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DrXym
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I really don't see the point

I could see potential uses for people on extremely restricted diets, under the supervision of a dietician and providing the ingredients were rigorously controlled and medically efficacious. I suppose it might also prove useful in survival kits and suchlike, providing there were fresh water to mix it with. But those are edge cases for situations where there few other options.

Otherwise, these powders are bland, expensive and actually require as much or more preparation and inconvenience than just eating an energy bar, cup-a-soup, pot noodle, sandwich or whatever else constitutes actual food albeit of the convenience variety.

And preparing, cooking and eating food is a pleasure - the taste, texture, smell, variety, the feeling of a full belly. Anyone who is so time poor they can't eat real food, even fast food, is not addressing the fundamental problem by eating / drinking glop.

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Programmer finds way to liberate ransomware'd Google Smart TVs

DrXym
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Bitrot

I'm in an apartment at the moment with a Samsung "smart" TV. Half of the apps don't work on it any more and the rest are so janky I don't see why I'd want to use them or have them baked into the TV.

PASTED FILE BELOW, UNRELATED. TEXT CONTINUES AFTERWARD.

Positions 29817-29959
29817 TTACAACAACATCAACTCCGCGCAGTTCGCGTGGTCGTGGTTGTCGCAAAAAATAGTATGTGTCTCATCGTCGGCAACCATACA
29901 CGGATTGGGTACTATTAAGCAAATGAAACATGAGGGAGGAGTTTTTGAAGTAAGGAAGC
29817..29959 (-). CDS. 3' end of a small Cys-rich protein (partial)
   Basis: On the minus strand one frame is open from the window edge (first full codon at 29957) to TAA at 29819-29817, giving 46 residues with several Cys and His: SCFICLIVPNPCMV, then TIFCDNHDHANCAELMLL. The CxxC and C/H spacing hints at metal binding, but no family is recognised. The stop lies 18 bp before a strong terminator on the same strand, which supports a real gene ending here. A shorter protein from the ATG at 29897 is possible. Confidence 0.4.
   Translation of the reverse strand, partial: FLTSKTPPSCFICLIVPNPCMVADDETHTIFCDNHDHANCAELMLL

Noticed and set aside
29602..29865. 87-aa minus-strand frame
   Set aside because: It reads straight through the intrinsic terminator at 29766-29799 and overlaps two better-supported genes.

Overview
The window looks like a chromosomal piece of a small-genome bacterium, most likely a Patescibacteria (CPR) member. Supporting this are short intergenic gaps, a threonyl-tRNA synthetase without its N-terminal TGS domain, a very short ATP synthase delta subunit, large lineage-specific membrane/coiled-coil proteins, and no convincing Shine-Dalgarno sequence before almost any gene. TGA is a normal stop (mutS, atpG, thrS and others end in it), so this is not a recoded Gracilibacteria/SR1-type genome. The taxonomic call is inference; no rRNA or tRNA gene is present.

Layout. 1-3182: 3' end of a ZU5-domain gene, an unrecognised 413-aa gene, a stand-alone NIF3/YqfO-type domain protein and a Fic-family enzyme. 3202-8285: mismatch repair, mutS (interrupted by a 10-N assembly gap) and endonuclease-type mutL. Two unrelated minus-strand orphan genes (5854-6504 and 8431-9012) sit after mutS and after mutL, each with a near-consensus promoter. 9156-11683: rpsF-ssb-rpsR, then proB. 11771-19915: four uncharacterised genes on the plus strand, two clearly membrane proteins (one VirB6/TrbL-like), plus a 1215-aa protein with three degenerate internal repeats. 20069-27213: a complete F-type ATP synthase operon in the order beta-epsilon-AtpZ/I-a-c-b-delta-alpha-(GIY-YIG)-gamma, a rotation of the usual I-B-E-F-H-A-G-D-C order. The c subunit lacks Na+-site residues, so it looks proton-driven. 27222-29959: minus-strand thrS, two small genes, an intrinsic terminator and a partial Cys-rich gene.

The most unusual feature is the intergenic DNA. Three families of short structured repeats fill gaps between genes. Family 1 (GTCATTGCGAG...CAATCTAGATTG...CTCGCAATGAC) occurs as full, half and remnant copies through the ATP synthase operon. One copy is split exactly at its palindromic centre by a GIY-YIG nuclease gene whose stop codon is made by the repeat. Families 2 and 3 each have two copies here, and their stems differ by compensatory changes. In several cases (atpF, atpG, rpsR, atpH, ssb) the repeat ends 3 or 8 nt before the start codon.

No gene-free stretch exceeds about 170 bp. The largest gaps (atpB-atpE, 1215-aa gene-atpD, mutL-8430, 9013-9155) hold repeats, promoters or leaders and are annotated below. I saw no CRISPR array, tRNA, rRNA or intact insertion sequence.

I think I'd prefer a plain old dumb TV, and if they want to be "smart" they can stick a DLNA client and Chromecast into it. That's more or less all anyone wants or needs any way.

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DrXym
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Re: Best reason yet -LG has been webos for 4 or more years now.

"Also, are not both UIs based on a Linux which might well be identical under the hood? webOs might not be subject to this particular malware but it will probably have its own vulnerabilities."

WebOS and Android use a Linux kernel of some kind but are largely different in every other respect. Android doesn't even share its userland with any other Linux dist. It's very unlikely they would share any vulnerability.

In this case it looks like an older "smart" TV running the Google TV platform which has been pretty much abandoned by everyone, including Google. The newer Android TV is still going, but not on LG devices.

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Meet Hyper.is – the terminal written in HTML, JS and CSS

DrXym
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It's a application framework that happens to be built on NodeJS and other web technologies. It's not a browser per se although it uses an embedded browser engine to drive its UI. The benefit is somebody writing a plugin or function for the app only has to do it once and providing it has no platform dependencies it will install and run anywhere.

It's not a radical new concept. Mozilla was doing this a decade ago. Firefox, Thunderbird, Seamonkey, all of the plugins plus a bunch of external projects such as xpcshell used JS, CSS, XML to develop apps in.